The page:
[Editor’s note: This is the final story in Grow, Eat, Learn: School from the Plate Up, a Tyee Solutions Society series in which reporter Katie Hyslop visits farms, schools, full-length mirrors and our own kitchen cupboards to examine how we lost our way when it comes to feeding our kids, and how we can get back on the path to wholesome, healthy eating. Find the entire series here.]
When Zach Bergman was growing up, the politics of food was dinner table conversation, often led by his mother over a meal his father had cooked.
Savanna Todd had a different experience with food. Although good health is important to her mother, as are the food traditions associated with their indigenous heritage, for most of her childhood her family depended on welfare, community gardens, and the food bank to keep fed. Even today, with her mom's career off the ground, they still struggle, living in an apartment with no oven and one working burner.
Savanna and Zach had very different upbringings around food, but they and the rest of us share this common theme: from the price of cheese, to the living conditions of cows, and the country both come from, what's on grocery store shelves and what we choose to buy are heavily influenced by food politics.
Anyone who has tried to buy unpasteurized milk in Canada knows what it's like to come up against the wrong side of the political line over food. But perhaps no other group has more of their food decisions made for them than youth.
Parents decide what to feed kids while they're at home, the government decides what they are served at school. When they finally get some allowance money, foods within their budget are usually processed, formulated for and marketed directly to their age group, like Doritos or Pizza Pockets.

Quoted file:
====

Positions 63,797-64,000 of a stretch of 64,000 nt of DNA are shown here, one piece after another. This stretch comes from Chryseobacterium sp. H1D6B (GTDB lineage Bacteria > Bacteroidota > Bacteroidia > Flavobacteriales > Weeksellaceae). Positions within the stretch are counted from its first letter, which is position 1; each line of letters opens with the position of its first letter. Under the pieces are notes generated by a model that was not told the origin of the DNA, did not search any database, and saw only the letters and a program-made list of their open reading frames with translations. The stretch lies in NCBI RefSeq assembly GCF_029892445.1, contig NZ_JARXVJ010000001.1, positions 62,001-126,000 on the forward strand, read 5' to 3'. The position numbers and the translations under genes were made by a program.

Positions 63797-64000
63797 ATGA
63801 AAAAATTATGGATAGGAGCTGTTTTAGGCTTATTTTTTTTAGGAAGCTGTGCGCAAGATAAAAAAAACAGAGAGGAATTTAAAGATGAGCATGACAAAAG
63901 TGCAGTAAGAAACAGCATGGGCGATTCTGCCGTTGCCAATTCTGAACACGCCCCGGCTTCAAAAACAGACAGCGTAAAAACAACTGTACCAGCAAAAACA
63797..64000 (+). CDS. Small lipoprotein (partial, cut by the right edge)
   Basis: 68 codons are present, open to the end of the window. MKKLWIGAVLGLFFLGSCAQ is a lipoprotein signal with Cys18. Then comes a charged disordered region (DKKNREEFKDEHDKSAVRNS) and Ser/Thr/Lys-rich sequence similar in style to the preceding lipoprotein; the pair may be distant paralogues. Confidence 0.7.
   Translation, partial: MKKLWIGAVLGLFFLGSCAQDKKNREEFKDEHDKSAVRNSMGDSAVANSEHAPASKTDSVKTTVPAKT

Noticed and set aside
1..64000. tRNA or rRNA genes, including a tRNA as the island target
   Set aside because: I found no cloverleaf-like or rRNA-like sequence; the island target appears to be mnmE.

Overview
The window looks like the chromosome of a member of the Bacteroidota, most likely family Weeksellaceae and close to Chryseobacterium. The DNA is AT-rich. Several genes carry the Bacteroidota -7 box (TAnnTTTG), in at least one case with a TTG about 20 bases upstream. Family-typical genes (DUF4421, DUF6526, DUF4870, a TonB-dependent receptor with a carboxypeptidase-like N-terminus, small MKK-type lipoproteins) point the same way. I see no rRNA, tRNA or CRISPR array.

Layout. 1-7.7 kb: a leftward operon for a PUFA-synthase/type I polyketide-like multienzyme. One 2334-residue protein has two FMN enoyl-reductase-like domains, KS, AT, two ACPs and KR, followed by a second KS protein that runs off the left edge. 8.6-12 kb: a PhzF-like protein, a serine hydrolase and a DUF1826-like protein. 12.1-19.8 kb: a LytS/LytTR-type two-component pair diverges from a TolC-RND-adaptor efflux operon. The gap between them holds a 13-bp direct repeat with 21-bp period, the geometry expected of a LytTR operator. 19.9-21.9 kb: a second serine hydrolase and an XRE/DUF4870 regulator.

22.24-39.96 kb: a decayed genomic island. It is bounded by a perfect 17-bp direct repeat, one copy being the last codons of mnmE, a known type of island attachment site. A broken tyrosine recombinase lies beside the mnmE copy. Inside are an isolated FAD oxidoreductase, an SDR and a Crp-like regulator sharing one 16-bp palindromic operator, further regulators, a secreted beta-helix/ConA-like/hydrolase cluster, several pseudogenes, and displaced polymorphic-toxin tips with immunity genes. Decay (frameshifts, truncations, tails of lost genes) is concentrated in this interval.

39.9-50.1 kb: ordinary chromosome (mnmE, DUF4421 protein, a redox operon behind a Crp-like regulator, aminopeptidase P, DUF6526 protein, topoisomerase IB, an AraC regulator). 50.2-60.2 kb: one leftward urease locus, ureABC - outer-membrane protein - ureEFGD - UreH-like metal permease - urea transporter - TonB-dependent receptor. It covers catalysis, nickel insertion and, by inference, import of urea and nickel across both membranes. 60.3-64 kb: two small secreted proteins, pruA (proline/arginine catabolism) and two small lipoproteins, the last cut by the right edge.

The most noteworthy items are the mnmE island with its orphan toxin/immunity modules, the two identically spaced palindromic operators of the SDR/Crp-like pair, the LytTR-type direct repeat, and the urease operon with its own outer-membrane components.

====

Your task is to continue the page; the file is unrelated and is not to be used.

This could lead adults to conclude that kids would never be smart enough to choose nutritious foods on their own. They haven't met Zack, now 19.
"I think youth fit into the [food illiterate] stereotype only because the stereotype exists as a way to oppress them," he said. "Of course they're going to eat bad food, because they're told they eat bad food."
Youth like Zach and Savanna may have an advantage over some of their peers. While a few teachers may tackle the pros and cons of food-related issues like industrial farming, global trade, and genetically modified organisms (GMOs), they're not a mandated part of the provincial curriculum.
Zach and Savanna were exposed to those concepts and more at the Purple Thistle, a youth-run community arts and activism centre in Vancouver's Grandview-Woodland neighbourhood.
Based on the theory of "deschooling," which holds that kids don't need brick building or a teacher to learn life's important lessons if they have the freedom to pursue their curiosity, Purple Thistle helps kids explore their own interests in depth.
"Kids deserve the dignity and the respect to run their own lives and be trusted to do so," said Carla Bergman, co-director of the Thistle, and Zach's mom. "Those ideas run through a lot of the principles here [at the Thistle]."
Freedom to choose
Like most of the ideas, projects and programs at the Thistle, it all circles back to food: preparing, eating, and lots of discussing of food.
Carla is currently working on a book about food with a few Thistle members -- of the roughly 30 core members, and almost 200 youth that use the space -- which they hope to publish by spring. "[It's] a primer for youth about food, food politics and food literacy, but we want it to really look at these philosophies of mutual aid, generosity, autonomy, ageism and choice," she said, "and food as a commodity and what that means."
Savanna and Zach both started post-secondary programs this September and are too busy to participate in the book project. But when they sat down with Carla and the Tyee Solutions Society in early September to talk about food literacy and politics, it was clear both would have had a lot to contribute on those topics.